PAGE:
(This article was first published in the Owensboro Messenger-Inquirer on Jan. 18, 2016.)

Karen Mallonee

Karen Mallonee

By Karen Mallonee

Being a parent has always been one of life’s most challenging roles. There is no script or book of directions that will tell us exactly what to say to our children or how to expertly handle certain situations.

As parents, we always strive to be our best and to do our best. Thankfully, we rely on others to assist us. Educators are often our primary resource when it comes to acquiring knowledge. Together, we shape our children’s future. Yet we are looking at a future that is changing more rapidly than it has in any time in history.

150 million people will be born on our planet this year, more than three-quarters of them not speaking English as a native language. China is poised to become the No. 1 English-speaking country in the world. Countries such as Japan, Germany, India, France and Mexico have a combined investment across the Commonwealth of Kentucky of more than $3.7 billion.

Internationally, there are 100,000 daily flights, carrying 8 million passengers with destinations to nearly 200 different countries. There are 270 languages on the Internet with more than half the traffic in a language other than English. A total of 1.49 billion people are connected through Facebook. The world is shrinking rapidly as technology becomes the greatest force for change.

With these fast paced worldwide changes comes a demand for greater knowledge of each other – other cultures, other environments, and yes, other languages. The global classroom is the perfect place to learn a world language. The necessity of learning a second, third or even fourth language is evident when we realize that our job is not about getting students comfortable with where they are now, but where they are going in 20, 30, or 40 years.

The U. S. Department of Labor estimates that today’s average teenager will have 10-14 jobs, not in their lifetime, but by the time they are 38. They will need a world-class education with not a local focus, but a global focus with knowledge of interconnected world economics, markets, careers and cultures. It requires a diversity of thought and a deeper understanding of the 7 billion inhabitants of this earth.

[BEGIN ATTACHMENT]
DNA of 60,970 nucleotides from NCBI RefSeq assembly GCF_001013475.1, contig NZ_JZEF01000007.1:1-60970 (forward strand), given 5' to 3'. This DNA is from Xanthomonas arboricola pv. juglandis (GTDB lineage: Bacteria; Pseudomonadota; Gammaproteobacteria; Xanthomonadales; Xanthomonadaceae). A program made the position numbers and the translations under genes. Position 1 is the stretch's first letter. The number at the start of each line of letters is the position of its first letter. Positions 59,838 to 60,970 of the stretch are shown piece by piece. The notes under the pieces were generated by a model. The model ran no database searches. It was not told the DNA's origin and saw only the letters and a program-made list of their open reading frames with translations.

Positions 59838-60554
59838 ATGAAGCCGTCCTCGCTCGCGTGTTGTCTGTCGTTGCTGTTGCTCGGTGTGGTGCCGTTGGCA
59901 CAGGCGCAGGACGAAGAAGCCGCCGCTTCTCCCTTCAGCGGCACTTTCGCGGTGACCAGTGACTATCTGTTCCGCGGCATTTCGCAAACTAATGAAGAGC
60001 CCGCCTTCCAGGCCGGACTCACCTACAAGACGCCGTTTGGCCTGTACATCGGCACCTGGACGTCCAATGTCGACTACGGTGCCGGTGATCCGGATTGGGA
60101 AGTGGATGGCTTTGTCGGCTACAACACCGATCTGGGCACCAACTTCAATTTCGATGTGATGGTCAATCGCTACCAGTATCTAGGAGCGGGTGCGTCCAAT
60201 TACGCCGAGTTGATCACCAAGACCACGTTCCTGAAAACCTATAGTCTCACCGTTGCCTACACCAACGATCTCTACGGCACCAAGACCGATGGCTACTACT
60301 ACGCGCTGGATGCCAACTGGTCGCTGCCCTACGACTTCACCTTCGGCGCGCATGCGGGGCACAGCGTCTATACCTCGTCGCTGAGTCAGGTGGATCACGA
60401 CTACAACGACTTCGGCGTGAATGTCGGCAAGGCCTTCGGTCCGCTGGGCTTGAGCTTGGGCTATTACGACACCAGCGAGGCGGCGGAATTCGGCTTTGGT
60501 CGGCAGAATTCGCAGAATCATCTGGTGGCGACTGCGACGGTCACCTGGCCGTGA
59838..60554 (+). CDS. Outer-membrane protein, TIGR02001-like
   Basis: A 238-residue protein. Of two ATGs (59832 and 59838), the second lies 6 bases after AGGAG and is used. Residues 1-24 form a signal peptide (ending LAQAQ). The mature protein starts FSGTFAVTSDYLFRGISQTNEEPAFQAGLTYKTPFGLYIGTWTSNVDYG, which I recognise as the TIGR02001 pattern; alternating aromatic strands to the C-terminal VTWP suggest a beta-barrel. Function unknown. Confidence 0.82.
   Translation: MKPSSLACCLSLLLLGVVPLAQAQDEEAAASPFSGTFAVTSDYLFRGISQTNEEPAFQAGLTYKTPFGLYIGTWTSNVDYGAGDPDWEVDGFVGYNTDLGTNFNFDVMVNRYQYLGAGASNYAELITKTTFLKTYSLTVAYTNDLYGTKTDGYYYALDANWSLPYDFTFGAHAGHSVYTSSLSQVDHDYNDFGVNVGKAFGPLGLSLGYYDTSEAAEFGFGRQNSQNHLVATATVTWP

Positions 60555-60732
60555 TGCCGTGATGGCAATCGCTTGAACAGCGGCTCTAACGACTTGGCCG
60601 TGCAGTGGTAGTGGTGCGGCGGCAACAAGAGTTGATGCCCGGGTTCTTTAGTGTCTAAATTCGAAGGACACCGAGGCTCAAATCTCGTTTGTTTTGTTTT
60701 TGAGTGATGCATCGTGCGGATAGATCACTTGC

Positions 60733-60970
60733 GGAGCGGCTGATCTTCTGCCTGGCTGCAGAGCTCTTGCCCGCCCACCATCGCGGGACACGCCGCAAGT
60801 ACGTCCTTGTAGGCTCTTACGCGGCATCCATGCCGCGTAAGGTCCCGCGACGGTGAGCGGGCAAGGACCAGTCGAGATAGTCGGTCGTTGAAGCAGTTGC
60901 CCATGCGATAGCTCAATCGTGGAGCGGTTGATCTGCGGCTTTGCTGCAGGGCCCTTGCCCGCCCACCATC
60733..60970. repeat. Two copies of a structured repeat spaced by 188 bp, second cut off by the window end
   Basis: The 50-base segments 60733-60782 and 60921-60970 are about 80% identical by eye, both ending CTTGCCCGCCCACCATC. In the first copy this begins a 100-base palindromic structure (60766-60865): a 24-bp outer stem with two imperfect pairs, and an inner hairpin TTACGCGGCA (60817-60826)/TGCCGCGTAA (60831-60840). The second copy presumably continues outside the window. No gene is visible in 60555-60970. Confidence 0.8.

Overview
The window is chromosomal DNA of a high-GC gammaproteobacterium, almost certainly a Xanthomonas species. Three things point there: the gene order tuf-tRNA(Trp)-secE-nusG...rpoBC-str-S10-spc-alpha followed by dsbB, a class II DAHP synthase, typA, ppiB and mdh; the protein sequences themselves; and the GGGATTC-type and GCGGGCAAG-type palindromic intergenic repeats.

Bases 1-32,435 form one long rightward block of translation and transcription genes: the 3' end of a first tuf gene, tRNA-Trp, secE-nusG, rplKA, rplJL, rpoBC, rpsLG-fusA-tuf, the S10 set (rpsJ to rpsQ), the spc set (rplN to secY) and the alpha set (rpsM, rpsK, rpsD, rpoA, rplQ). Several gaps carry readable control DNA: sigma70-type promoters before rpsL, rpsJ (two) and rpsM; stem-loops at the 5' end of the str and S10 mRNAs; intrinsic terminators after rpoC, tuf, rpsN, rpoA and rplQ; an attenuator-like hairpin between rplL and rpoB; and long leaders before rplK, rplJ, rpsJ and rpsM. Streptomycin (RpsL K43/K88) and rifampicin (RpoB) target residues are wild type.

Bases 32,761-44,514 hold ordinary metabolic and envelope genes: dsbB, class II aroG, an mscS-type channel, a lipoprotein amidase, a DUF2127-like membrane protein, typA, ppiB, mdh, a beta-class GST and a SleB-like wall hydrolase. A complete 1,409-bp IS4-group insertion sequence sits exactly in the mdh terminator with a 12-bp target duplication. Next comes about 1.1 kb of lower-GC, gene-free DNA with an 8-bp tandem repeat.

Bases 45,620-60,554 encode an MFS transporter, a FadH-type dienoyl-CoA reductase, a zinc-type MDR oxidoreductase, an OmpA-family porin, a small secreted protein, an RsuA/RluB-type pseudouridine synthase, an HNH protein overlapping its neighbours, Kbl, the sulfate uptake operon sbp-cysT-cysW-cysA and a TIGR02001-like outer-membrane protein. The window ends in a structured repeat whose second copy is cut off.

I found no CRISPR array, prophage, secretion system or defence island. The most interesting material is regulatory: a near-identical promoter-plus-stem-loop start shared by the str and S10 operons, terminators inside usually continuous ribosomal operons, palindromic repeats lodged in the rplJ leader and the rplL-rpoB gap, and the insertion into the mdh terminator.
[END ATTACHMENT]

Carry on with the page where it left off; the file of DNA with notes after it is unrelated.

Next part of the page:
Approaching other cultures is like looking through a door into another world. We can reject that world as foreign by slamming the door shut, or we can open our minds as we embrace the uniqueness and richness of other languages. The study of a world language engages critical thinking skills, as well as enhances creativity, listening skills and memory while expanding one’s view of the world. Respect for cultural diversity is fostered through appreciation of the arts, music, dance, fashion, cuisine, philosophy, history and customs of others. Barriers which cause distrust and fear are replaced with a global perspective and understanding.

Therefore, we as parents and educators need to stress to our children the vast opportunities that exist for those who choose to study globally with world language acquisition. Yes, it is fun to order in español at a Mexican restaurant, speak italiano to your college roommate or communicate in Czech with ambassadors from Owensboro’s sister city. These benefits are immediate and enjoyable. Let’s strive to venture beyond that with learning a world language as simply a first step in preparing our children to meet this amazing 21st century world of technological change.

Not all of our students will become fluent speakers of a world language, but we should be determined to see each develop from an adolescent into a mature, responsible, caring adult. That adult will be more tolerant of others from different cultural heritages and accept their amazing similarities, as well as their uncompromising uniqueness. They will have a window to the world where global learning and thinking are the norms. Being a part of this multilingual world – where critical thinking is a necessity – will help us all make a small dent on this planet.

Then and only then, will students live to learn and learn to live.


Karen Mallonee is a world language educator at College View Middle School (Daviess County), where she teaches beginning and intermediate Spanish to 6th- and 7th-graders and high school credit Spanish I to 8th-graders. She also sponsors El club de español. An educator in Maryland, Indiana and Kentucky, Mallonee was named as the 2016 Kentucky Middle School Teacher of the Year.